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Reviews

SIDE MAN

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"Night after night, they were just burning brass, oblivious.…" Playwright Warren Leight's respect for jazzmen runs deep. Not only can he rhapsodize on the bright years of the Big Band heyday and the unknown talents who brought it to life, recreating their singsong banter with flair, but he can also write movingly about exactly what this dream cost those who couldn't help but dream it. Side Man is an eminently loveable play, filled with characters who dash off one-liners like they're going out of style, and the cast of this L.A. debut creates a spirited, touching production perfectly suited to the nostalgic ambience of the Pasadena Playhouse. Director Andrew J. Robinson artfully balances the play's contrasting tones, matching all of its sweet humor with larger points on the suffering and complexity of the family universe.

JD Cullum is our narrator, Clifford, a kind of Leight stand-in, who recounts his parents' dark tale. It's a tricky role. Play it too sweet, and Clifford's constant winks at the audience become nauseatingly cute. Play it too bitter, and the play's somber undertow drags the whole show into tragedy. Cullum strikes the perfect tone of earnestness mixed with stinging wit, while subtly indicating dramatic shifts in age, as the play traverses a 30-year span over which Big Band meets its end at the hands of TV and rock 'n' roll. On the eve of returning home to meet with his parents—separated now, for good reasons—Clifford tells their story from the day they first met.

Dennis Christopher plays Clifford's father, the brilliant jazz trumpeter Gene, whose love for music seems to blind him to all earthly concerns, including the needs of his wife and child. Christopher meets the challenge of making Gene's oblivion both convincing and somehow excusable. Though inadvertently cruel, he is nevertheless humble, marching only to the beat of his own passion—jazz.

Yet it is Mare Winningham's role that allows her to show what good acting is made of. As Clifford's mother, Terry, Winningham beautifully arcs her crass character from her laughably innocent days—where she marvels at how "economical" these jazzmen are for rolling their own "cigarettes" and passing them around to share—right up to the rough, resentful, wounded person she becomes. Their "family rituals," as Clifford calls them, come to include plenty of alcohol, four-letter words, and living room objects turned into projectiles. Clifford, age 10, bakes ziti and cleans.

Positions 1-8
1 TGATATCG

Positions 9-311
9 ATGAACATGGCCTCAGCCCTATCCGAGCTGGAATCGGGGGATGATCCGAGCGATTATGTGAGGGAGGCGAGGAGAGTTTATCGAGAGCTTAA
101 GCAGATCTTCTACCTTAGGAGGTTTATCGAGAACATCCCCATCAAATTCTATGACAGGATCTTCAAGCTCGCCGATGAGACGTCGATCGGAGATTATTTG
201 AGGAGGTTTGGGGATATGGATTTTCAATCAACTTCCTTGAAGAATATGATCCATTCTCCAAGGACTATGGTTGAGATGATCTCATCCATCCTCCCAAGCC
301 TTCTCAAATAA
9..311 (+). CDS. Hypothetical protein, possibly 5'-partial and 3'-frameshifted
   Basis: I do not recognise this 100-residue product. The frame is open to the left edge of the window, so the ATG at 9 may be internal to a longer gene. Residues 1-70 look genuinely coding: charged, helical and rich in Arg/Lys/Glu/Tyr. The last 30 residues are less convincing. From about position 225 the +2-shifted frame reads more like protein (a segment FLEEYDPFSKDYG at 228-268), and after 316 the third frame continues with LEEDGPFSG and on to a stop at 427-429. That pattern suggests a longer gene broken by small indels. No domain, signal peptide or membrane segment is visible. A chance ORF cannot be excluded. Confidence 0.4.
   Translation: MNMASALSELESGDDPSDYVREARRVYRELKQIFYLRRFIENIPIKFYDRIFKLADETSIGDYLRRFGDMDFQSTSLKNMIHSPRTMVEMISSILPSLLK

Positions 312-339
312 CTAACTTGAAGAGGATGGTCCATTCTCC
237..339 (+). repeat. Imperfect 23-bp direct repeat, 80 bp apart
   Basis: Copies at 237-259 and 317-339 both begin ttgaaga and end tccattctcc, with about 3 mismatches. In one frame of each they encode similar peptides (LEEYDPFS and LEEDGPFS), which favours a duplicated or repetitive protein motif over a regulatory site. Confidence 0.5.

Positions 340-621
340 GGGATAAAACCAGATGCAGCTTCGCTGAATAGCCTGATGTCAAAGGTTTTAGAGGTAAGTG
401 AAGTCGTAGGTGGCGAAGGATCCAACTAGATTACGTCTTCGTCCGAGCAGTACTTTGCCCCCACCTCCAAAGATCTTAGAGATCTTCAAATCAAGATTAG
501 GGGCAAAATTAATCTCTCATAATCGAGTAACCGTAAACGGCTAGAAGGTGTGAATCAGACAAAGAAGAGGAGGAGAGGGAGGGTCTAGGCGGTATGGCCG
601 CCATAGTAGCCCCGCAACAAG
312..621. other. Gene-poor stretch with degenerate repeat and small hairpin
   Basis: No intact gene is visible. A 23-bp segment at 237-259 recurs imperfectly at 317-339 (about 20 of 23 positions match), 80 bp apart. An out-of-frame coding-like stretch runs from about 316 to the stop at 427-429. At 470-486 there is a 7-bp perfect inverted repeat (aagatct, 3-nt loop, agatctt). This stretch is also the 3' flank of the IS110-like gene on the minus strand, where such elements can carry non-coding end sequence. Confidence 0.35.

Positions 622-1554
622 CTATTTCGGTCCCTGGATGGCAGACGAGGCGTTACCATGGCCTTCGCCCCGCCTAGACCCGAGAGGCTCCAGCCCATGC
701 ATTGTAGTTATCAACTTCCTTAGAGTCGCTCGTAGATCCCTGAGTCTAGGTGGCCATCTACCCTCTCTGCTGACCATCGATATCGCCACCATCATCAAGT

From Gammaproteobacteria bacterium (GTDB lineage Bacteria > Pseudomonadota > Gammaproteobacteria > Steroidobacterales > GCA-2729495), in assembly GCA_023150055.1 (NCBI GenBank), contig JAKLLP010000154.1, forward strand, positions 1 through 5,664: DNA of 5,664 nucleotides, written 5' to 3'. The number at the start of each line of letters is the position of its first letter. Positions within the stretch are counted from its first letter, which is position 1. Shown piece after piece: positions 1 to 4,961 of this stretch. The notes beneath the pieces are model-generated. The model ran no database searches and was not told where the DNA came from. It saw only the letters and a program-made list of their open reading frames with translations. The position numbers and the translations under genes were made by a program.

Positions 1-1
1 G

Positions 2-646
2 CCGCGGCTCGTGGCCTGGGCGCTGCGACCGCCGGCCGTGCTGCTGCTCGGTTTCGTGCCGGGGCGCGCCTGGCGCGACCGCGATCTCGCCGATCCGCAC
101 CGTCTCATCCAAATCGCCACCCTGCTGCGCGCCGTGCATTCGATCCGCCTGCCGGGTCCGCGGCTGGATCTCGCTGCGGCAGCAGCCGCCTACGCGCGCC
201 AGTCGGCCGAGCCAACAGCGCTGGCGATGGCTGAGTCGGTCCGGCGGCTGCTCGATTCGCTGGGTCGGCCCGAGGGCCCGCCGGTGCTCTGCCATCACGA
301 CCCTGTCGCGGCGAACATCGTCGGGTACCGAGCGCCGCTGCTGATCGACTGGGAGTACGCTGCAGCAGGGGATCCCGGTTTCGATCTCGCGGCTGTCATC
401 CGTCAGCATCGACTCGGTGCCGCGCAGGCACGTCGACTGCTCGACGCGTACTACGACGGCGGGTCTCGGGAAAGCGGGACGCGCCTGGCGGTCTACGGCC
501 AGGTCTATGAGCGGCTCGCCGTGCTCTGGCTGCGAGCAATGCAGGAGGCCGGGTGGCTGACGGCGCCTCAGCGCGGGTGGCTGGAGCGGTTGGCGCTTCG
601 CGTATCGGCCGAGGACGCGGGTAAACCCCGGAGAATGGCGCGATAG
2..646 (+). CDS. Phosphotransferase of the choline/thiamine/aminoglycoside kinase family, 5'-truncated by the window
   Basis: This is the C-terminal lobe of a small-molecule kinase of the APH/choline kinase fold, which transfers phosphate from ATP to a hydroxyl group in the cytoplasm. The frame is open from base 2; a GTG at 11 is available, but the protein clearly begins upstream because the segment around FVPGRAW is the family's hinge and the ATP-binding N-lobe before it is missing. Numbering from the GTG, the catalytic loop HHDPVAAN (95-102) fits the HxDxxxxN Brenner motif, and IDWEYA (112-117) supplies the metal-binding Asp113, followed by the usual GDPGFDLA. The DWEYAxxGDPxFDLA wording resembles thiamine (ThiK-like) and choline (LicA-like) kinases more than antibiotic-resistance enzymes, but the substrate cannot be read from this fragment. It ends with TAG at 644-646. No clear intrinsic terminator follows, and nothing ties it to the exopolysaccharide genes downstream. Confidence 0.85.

Outside this troubled home, the play's humor takes off, managed skillfully by a tight supporting ensemble who give the appearance of having lived in these roles for years. Hunched over bowls of cold soup—so as not to damage their "chops"—these sidemen bicker and talk shop. We have Ziggy with his awkward speech impediment, played by the perfectly quirky Ethan Phillips; the heroin addict Jonesy, played as wonderfully strung out yet docile by Daniel Reichert; the maritally challenged Al, played as sweetly pathetic by Gareth Williams, and their flirtatious waitress Patsy, played as hilariously jaded by Lee Garlington.

John Iacovelli's layered scenic design is breathtaking, juxtaposing the couple's humble home with the red club booth that becomes everyone's home away from home. Backlighting projects the jazzmen's haunting shadows onto an upstage scrim as they take to the stage to court their only love. Lit-up club signs hang high above—from jazz institutions like the Paramount, Birdland, Leon & Eddies, and Jimmy Ryan's—evoking the bright glimmer of swinging days now long gone.

"Side Man," presented by and at the Pasadena Playhouse, 39 S. El Molino Ave., Pasadena. Tues.-Fri. 8 p.m., Sat. 5 & 9 p.m., Sun. 2 & 7 p.m. May 13-June 17. $15-42.50. (626) 356-7529.

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